While the Georgian government has accused Russia of trying an attempted coup, the Georgian opposition insists that it was President Mikhail Saakashvili who staged a theatrical show so he could blame Russia and brag before his NATO allies. Russia, meanwhile, is claiming that NATO is just trying to provoke a White House bent on restoring positive relations.
All this has cast a heavy shadow over Foreign Minister Sergei Lavrov's visit to Washington this week, where he is expected to meet with U.S. President Barack Obama and Secretary of State Hillary Clinton.
"I am certain that a pro-war faction has formed within NATO," Dmitry Rogozin, Russia's envoy to NATO, said by telephone from Brussels when asked about the expulsion of two Russian diplomats this week. "There are people in NATO whose teeth are set on edge by all those peaceful statements by Barack Obama. And they are going to get in the way of normal, improving relations between Russia and NATO. For them, it is important to present Russia as an enemy. This creates a basis for their reactionary plans to develop NATO based on the old, Cold War scenario. This is a provocation, a conspiracy against Obama."
Rogozin said he drew these conclusions from the way the decision to expel the diplomats was revealed. "I was told of this decision only after a session of the Russia-NATO Council had ended, giving me no chance to react. A considerable number of ambassadors from NATO countries called me the other day to express their anger at this decision, they too had not been informed beforehand."
Asked how exactly these hawkish elements hoped to provoke the U.S. administration, he explained: "They are certain that we will react adequately, symmetrically. All those plans that we had agreed on, had shaken hands on, they are all being suspended indefinitely."
Foreign Minister Sergei Lavrov has already canceled a NATO meeting scheduled for May 19 as a protest against the NATO exercises, while Rogozin said this was also a response to the diplomatic expulsions.
An EU-brokered meeting between Georgia, South Ossetia and Russia that was scheduled for Thursday was cancelled, although officials did not attribute it directly to the diplomatic row. Meanwhile, Russian allies in the CIS, Armenia and Kazakhstan, have pulled out of the joint exercises after President Dmitry Medvedev said it was unwise to hold them so soon after August's military conflict in Georgia over the breakaway republics of Abkhazia and South Ossetia.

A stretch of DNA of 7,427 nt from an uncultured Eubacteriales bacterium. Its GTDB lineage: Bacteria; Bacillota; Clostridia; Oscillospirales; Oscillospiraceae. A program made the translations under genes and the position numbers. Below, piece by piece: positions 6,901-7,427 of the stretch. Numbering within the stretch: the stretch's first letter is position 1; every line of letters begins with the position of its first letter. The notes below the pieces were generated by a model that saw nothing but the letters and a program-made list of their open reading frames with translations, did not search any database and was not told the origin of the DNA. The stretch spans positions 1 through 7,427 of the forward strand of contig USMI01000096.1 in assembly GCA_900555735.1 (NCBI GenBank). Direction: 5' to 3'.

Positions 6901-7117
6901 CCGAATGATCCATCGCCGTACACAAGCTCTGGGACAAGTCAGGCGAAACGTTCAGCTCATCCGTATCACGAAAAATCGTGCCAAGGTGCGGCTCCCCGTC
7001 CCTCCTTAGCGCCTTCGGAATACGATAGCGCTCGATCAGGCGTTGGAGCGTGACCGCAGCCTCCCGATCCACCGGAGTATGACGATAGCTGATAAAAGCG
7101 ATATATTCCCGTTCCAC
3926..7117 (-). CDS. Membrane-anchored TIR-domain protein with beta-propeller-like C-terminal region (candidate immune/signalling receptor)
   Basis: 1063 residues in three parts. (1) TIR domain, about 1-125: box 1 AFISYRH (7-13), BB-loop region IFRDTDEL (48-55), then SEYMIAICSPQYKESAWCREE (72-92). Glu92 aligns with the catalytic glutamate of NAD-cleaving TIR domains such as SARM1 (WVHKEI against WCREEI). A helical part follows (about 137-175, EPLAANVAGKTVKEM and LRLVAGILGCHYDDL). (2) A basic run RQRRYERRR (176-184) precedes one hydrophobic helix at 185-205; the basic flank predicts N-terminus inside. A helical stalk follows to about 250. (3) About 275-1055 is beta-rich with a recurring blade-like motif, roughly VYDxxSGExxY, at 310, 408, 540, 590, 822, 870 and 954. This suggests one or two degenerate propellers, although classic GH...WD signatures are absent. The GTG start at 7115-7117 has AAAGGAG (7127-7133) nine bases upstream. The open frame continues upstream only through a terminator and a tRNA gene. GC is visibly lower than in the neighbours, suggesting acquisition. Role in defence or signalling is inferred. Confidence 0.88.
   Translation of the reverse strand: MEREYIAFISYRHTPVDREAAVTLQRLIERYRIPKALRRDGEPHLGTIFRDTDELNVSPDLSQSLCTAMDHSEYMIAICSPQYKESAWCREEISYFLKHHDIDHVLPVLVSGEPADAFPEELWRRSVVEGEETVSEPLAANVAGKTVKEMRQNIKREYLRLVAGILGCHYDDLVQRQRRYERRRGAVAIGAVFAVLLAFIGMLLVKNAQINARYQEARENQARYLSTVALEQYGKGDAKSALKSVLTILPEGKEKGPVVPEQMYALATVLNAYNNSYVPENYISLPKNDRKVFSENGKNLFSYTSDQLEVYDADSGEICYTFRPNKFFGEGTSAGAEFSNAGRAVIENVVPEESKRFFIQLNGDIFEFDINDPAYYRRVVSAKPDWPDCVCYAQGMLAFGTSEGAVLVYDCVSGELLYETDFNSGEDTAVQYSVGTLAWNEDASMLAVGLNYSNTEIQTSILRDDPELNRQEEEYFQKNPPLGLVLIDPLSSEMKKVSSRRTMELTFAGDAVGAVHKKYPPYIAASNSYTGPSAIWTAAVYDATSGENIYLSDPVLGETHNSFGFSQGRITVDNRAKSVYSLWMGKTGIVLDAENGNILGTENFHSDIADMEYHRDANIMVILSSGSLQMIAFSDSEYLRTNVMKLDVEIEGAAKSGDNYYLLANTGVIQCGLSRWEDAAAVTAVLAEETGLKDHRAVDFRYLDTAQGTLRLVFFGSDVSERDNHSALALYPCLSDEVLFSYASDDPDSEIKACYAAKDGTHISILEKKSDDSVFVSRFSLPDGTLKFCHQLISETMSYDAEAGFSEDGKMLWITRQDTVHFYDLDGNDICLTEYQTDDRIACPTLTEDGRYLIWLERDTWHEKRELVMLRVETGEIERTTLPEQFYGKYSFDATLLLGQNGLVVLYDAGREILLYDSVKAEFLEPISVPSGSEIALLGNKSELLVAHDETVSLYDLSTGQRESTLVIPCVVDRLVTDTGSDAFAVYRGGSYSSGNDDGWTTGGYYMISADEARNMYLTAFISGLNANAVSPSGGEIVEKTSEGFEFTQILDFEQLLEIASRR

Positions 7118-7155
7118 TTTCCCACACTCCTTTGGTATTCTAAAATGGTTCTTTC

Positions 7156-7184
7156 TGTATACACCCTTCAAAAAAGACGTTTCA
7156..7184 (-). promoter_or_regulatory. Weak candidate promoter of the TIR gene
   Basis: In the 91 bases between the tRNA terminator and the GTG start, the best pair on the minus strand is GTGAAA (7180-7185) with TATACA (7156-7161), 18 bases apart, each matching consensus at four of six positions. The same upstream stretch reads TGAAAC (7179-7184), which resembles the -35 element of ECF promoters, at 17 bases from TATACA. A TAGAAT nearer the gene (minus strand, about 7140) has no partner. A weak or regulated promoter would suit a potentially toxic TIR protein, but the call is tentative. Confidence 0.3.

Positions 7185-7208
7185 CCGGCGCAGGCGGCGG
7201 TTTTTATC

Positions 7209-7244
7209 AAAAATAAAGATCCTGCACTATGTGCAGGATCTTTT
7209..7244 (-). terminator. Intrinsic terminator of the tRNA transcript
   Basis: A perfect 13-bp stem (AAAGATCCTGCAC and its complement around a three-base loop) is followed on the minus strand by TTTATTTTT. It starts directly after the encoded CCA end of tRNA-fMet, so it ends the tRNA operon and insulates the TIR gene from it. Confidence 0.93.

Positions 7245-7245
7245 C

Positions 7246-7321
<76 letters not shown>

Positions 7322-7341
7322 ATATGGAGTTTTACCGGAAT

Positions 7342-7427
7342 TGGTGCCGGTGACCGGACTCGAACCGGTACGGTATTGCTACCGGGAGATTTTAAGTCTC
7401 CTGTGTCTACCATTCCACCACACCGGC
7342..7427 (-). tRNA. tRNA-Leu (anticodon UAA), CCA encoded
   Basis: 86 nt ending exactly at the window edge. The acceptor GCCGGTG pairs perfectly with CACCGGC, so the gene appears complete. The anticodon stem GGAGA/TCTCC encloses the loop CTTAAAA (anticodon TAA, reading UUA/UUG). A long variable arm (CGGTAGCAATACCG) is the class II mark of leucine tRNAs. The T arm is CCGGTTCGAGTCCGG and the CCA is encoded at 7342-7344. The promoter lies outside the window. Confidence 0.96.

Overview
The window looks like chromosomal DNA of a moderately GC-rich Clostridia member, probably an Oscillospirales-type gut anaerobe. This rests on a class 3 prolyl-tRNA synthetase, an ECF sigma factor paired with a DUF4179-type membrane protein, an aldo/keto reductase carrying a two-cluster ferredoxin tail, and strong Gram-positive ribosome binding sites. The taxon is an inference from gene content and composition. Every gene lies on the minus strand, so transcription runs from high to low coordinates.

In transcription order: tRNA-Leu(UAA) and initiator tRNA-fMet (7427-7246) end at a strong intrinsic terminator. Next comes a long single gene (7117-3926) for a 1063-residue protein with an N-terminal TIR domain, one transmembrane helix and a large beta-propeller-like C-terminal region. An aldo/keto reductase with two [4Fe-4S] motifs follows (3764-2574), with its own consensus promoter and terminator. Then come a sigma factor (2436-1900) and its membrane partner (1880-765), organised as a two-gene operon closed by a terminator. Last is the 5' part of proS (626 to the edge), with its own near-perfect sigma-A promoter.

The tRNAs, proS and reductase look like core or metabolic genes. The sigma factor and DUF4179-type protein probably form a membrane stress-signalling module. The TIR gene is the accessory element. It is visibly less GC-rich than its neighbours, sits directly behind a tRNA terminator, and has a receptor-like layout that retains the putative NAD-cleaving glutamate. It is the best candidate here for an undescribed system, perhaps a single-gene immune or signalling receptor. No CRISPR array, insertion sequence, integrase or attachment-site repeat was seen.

NATO has pressed on with the exercises, which started on Wednesday and will run through until June 1.
On Tuesday, the Mukhrovani armored tank battalion near Tbilisi refused orders to take part in the exercises and called for dialogue between the government and the opposition, which has been rallying in the capital for weeks for Saakashvili's resignation. Georgia's Defence Ministry that day claimed it had not only suppressed an armed coup, but also infiltrated a plot to assassinate Saakashvili.
The Georgian opposition claims that the government's exaggerated response was staged by Saakashvili. "There was no mutiny, it was all staged to distract attention away from the real problems and blame it on Russia," said Bidzina Gudjabidze, a member of parliament for the opposition Conservative Party.
His party is campaigning for Saakashvili's resignation, but has strongly condemned Russia's military action in South Ossetia and its recognition of the republic's independence. Moscow-based military analysts said that NATO's insistence on holding the exercises is puzzling, given their relatively low military significance.
"These are General Staff exercises held in headquarters, not on the field," said Ivan Safranchuk, a defence analyst. "The level of these games has declined. NATO is in a delicate situation regarding Saakashvili. On the one hand, they find him a liability. But they keep up the obligations."
Rogozin said that NATO officials had explained the necessity of the exercises to him by saying that the organisation "had to save face."
"We had warned the alliance through diplomatic channels that it is quite possible during the exercises that Saakashvili will stage some sort of provocation against foreign military personnel," he said.
"I don't think the mutiny was entirely a spectacle, there could have been some genuine dissent," says Alexander Tchatchia, a Tbilisi-based political analyst at the Institute for Globalisation Problems. "But I do think the mutiny was deliberately provoked. It plays into the hands of Saakashvili and NATO" because it shows genuine decent and pluralism on the one hand, and the president's ability to peacefully deal with it on the other.
On the Russian side, officials were "deliberately overreacting to underscore our vigilance over Saakashvili," said Safranchuk.